The recalled Arizona senate president who proposed the state's controversial anti-immigration law said he could fix public assistance programs by forcibly sterilizing women who receive aid and by requiring drug tests for all recipients.


"You put me in charge of Medicaid, the first thing I'd do is get Norplant, birth-control implants, or tubal ligations,” said Russell Pearce on his weekly talk radio program. Then we'll test recipients for drugs and alcohol, and if you want to [reproduce] or use drugs or alcohol, then get a job."

He suggested drastic cuts to food assistance for needy families, reported Phoenix New Times, and he urged strict limits items that could be purchased what little help was available.

“No cash for Ding Dongs and Ho Hos, you’d only get money for 15-pound bags of rice and beans, blocks of cheese and powdered milk – all the powdered milk you can haul away,” Pearce said. “If you want a steak or frozen pizza, then you’d have to get a job.”

He also suggested Spartan accommodations and strict rules for anyone who received government housing assistance.

“Ever live in a military barracks?” he said. “You’ll maintain your property in a clean, good state of repair, and your home will be subjected to an inspection at any time, possessions will be inventoried. If you want a plasma TV or an X-Box 360, then get a job.”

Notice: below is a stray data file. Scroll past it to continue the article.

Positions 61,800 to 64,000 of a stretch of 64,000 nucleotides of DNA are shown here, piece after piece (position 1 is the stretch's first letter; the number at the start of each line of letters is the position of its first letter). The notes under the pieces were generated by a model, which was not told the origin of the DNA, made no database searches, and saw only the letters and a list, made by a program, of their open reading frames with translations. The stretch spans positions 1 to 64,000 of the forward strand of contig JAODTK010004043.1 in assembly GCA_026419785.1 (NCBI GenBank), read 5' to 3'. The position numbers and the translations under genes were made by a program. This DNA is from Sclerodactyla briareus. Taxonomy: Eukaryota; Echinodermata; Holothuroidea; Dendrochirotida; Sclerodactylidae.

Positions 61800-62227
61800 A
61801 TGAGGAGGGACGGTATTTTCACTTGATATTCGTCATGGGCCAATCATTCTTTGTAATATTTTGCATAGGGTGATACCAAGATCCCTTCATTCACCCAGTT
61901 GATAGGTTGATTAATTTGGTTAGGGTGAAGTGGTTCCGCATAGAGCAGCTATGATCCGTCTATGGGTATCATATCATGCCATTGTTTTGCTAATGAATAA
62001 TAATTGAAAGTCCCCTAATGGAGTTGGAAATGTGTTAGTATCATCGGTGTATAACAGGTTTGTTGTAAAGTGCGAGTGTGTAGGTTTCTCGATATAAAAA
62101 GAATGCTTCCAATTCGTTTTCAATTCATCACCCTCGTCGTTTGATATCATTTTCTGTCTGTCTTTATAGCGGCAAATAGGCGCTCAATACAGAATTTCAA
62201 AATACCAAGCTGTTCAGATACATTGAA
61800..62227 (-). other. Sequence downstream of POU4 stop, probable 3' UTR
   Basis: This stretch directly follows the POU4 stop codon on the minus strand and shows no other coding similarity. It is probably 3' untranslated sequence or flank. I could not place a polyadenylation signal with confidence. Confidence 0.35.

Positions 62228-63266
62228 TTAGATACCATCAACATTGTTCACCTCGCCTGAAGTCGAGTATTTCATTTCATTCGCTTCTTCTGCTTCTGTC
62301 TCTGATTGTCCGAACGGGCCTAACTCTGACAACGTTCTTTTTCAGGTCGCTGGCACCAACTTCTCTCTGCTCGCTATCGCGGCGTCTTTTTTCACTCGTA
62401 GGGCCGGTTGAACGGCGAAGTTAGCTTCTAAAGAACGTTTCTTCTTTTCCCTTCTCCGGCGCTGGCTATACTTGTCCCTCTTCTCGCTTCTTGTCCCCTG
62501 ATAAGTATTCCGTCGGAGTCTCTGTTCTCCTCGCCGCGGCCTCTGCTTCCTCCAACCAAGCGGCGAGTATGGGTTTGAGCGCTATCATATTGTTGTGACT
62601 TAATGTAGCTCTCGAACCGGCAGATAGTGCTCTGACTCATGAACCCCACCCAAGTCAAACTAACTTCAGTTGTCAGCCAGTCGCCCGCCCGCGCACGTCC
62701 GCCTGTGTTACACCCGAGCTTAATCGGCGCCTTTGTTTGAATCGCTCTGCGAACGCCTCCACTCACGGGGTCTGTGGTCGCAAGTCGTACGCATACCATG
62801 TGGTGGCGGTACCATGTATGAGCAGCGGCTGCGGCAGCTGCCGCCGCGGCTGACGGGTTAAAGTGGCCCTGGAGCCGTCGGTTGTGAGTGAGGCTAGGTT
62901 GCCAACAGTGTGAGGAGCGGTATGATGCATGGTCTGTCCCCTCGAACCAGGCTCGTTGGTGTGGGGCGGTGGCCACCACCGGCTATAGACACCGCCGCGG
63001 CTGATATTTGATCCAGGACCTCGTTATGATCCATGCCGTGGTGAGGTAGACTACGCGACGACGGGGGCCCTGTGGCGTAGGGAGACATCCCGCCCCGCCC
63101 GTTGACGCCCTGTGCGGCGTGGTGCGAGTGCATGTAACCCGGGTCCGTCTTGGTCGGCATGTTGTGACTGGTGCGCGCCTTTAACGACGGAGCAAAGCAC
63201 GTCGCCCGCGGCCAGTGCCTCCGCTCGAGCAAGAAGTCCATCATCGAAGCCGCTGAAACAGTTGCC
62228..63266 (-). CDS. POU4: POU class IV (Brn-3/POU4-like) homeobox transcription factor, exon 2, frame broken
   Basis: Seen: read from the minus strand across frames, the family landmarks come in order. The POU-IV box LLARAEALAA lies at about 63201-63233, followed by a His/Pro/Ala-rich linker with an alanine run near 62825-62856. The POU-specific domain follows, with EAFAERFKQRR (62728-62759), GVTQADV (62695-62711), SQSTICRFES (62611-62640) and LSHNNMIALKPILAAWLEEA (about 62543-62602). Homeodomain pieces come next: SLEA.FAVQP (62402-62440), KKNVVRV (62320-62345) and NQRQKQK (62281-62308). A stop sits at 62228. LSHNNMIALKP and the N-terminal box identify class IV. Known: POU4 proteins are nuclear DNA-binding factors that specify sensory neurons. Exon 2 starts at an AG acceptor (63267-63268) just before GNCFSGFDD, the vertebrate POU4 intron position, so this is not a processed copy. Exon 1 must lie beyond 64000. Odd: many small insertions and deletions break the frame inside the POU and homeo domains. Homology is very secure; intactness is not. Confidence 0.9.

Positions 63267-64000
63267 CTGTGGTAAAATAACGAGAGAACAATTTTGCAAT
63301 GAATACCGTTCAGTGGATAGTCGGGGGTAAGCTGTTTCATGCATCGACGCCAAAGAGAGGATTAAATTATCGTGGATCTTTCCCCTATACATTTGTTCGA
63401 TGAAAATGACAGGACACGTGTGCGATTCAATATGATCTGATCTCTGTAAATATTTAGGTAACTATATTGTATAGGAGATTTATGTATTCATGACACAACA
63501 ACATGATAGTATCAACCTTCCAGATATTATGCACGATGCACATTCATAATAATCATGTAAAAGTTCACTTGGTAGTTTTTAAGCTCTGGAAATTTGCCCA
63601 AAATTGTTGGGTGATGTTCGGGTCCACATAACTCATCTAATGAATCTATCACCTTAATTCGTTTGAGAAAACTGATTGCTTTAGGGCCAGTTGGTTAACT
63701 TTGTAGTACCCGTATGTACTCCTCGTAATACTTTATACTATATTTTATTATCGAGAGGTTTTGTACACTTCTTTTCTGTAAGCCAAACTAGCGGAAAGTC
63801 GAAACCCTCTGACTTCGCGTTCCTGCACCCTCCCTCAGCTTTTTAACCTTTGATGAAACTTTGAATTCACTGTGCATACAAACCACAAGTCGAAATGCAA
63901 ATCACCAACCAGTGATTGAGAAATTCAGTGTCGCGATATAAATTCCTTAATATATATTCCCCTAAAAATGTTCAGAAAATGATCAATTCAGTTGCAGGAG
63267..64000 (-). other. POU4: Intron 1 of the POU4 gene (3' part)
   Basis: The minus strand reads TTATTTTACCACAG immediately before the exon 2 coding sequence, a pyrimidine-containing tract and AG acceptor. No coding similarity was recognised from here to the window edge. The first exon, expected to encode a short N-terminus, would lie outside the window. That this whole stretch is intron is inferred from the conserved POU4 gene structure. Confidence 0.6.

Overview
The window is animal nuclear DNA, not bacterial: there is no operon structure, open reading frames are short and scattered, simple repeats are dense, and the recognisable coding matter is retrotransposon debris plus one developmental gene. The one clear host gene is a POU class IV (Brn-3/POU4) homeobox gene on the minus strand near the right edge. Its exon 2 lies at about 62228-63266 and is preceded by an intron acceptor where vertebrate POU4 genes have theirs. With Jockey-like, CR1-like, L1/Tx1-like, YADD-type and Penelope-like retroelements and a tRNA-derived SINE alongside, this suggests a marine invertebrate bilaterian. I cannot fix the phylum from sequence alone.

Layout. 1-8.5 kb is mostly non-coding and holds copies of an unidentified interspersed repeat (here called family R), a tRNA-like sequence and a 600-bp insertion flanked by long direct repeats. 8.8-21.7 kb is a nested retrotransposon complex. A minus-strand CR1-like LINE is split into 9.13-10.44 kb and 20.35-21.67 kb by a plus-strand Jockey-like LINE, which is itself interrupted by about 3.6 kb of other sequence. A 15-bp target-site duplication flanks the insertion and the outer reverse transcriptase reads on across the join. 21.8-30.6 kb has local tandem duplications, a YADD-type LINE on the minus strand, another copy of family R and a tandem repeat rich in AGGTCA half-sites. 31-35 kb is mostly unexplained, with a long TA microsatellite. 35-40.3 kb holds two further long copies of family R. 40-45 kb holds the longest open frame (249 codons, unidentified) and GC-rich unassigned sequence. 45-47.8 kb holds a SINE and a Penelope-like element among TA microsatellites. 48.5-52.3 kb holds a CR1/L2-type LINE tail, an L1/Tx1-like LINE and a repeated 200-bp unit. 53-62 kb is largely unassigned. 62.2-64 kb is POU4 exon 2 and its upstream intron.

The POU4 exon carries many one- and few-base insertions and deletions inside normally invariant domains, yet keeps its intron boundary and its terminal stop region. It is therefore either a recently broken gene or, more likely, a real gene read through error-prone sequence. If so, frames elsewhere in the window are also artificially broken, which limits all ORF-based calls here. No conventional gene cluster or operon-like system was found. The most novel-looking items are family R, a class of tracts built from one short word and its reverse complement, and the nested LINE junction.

Despite his apparent endorsement of draconian policies, Pearce insisted he favored a small-government solution to poverty.

"I know there's people out there [who] need help, and my heart goes out to them, too," he said. "But you know what? That should never be a government role. That's a role for family, church, and community."

When he’s not hosting his KKNT-AM program, Pearce helps promote the Elderly Assistance Fund in his taxpayer-paid position in the Maricopa County treasurer’s office.

Pearce is paid $85,000 a year in that role, the newspaper reported, and he also draws a public pension from previous government work.

He also serves as first vice-chair of the Arizona Republican Party, an elected but unpaid position.

The newspaper previously reported that Pearce, who lost a 2011 recall election over ethics concerns and his sponsorship of the controversial anti-immigration law, claimed on his job application to his recent post that he attended graduate school at the University of Arizona – which said he had not.

Pearce accepted but didn't report nearly $40,000 in paid junkets and college football tickets from Fiesta Bowl officials while helping them receive state subsidies.

He also claims to have attended graduate school at Harvard University's John F. Kennedy School of Government, although he apparently overstated his participation.

A Harvard spokesman told the newspaper Pearce had attended a three-week seminar there in 1996, but he never enrolled in the Kennedy School’s graduate program.

Pearce claimed the inaccuracies were the result of information that “was simply put in the wrong box.”

Listen to Pearce's remarks in this online video:

[Image via Flickr/Gage Skidmore]